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Washington State News

WDFW to deploy radio collars to gather data on ungulate species

Jennifer Becar | Washington Department of Fish and Wildlife

YAKIMA–The Washington Department of Fish and Wildlife will conduct aerial bighorn sheep, mule deer, and mountain goat captures from mid-January through March in multiple counties along the eastern slope of the Cascade Range.

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Captured wildlife will be fitted with GPS collars and then released. Data from the collars will help wildlife managers better understand survival, movement, and habitat selection of these animals, which will aid in their monitoring and conservation.

Disease, habitat loss, and disturbance threaten ungulate populations, but their impacts are difficult to quantify without reliable scientific data and monitoring.  

“Fitting ungulates with radio collars gives us an incredible dataset to help inform our management,” said Kyle Garrison, WDFW ungulate section manager. “GPS data allows us to study the impacts of a disease, like pneumonia in bighorn sheep, and ultimately help to identify management solutions. The data also helps us learn how animals use a landscape, which informs habitat conservation efforts that are key to long-term population viability.”

Monitoring will last for approximately four years and objectives will vary depending on species and location. Efforts in the Umtanum/Selah Butte and Cleman Mountain bighorn sheep herds will support continued research focused on understanding and eradicating pneumonia from these populations. Bighorn sheep in the Manson, Sinlahekin, and Mount Hull herds will be fitted with radio collars to better understand survival and seasonal home range. Data gathered from the Mount Hull herd will also be used to document connectivity between adjacent bighorn sheep populations.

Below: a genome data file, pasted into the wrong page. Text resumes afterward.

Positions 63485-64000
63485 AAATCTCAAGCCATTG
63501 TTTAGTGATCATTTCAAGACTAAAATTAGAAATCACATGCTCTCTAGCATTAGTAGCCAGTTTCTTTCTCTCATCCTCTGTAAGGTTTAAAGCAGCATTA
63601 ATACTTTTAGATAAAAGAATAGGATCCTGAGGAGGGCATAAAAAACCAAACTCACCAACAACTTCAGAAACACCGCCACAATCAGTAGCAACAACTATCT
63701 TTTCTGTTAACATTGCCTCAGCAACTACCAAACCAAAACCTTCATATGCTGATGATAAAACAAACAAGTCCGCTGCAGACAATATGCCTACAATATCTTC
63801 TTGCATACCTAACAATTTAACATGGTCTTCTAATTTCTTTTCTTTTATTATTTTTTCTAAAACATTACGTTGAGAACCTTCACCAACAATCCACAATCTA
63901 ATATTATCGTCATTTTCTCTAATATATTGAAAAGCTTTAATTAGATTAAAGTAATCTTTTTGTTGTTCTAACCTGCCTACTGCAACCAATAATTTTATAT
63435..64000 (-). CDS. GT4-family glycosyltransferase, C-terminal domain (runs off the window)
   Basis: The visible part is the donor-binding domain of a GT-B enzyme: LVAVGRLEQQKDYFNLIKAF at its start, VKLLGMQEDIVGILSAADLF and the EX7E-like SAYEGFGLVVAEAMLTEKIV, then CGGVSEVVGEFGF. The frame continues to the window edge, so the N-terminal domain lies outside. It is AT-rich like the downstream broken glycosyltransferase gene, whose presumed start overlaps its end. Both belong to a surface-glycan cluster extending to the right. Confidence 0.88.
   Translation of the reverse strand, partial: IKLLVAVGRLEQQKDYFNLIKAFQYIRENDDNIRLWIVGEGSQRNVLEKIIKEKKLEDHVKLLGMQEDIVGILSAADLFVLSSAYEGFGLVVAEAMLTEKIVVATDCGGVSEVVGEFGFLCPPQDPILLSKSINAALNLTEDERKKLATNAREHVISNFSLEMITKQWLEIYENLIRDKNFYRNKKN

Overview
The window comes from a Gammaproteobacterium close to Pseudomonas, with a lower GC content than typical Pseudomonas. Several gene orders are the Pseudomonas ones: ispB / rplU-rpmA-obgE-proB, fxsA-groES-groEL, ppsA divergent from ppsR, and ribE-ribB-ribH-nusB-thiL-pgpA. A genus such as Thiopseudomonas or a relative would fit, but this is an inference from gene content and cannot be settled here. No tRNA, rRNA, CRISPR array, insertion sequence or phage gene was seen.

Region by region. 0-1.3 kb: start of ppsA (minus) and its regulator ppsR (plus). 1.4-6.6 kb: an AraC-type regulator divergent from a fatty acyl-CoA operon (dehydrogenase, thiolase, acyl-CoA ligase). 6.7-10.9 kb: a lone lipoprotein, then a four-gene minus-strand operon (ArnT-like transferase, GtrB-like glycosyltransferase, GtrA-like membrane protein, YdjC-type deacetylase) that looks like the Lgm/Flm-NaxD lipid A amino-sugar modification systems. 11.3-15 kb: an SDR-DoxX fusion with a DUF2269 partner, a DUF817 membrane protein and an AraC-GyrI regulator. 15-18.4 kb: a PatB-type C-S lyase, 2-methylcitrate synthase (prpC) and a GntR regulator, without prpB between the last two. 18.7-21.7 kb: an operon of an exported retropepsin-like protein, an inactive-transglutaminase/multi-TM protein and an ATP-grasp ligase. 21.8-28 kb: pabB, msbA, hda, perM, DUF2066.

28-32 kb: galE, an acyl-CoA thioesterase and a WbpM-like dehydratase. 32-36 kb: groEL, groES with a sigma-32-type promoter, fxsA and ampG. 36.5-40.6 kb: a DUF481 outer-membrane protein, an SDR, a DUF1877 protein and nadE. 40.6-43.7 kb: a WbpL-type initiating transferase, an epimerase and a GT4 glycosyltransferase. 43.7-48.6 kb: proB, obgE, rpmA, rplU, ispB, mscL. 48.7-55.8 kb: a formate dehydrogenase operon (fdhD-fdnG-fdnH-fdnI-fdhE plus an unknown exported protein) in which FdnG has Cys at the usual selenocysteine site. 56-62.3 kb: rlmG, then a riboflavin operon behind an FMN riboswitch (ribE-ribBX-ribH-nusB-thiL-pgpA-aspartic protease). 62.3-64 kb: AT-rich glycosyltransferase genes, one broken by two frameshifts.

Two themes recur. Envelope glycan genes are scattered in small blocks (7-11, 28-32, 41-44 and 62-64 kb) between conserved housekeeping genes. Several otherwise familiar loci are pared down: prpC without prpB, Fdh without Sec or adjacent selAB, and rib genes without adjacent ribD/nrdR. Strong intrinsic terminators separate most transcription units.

Mule deer monitoring in Klickitat County will focus on habitat use prior to development, while work in eastern Okanogan County will provide information on seasonal home range and define migration corridors.

Biologists will also capture and release mountain goats throughout the Lake Chelan area to deploy radio collars that will gather much-needed information on adult survival and seasonal home range use while providing data for ongoing population monitoring.

The Washington Department of Fish and Wildlife works to preserve, protect and perpetuate fish, wildlife and ecosystems while providing sustainable fish and wildlife recreational and commercial opportunities. 

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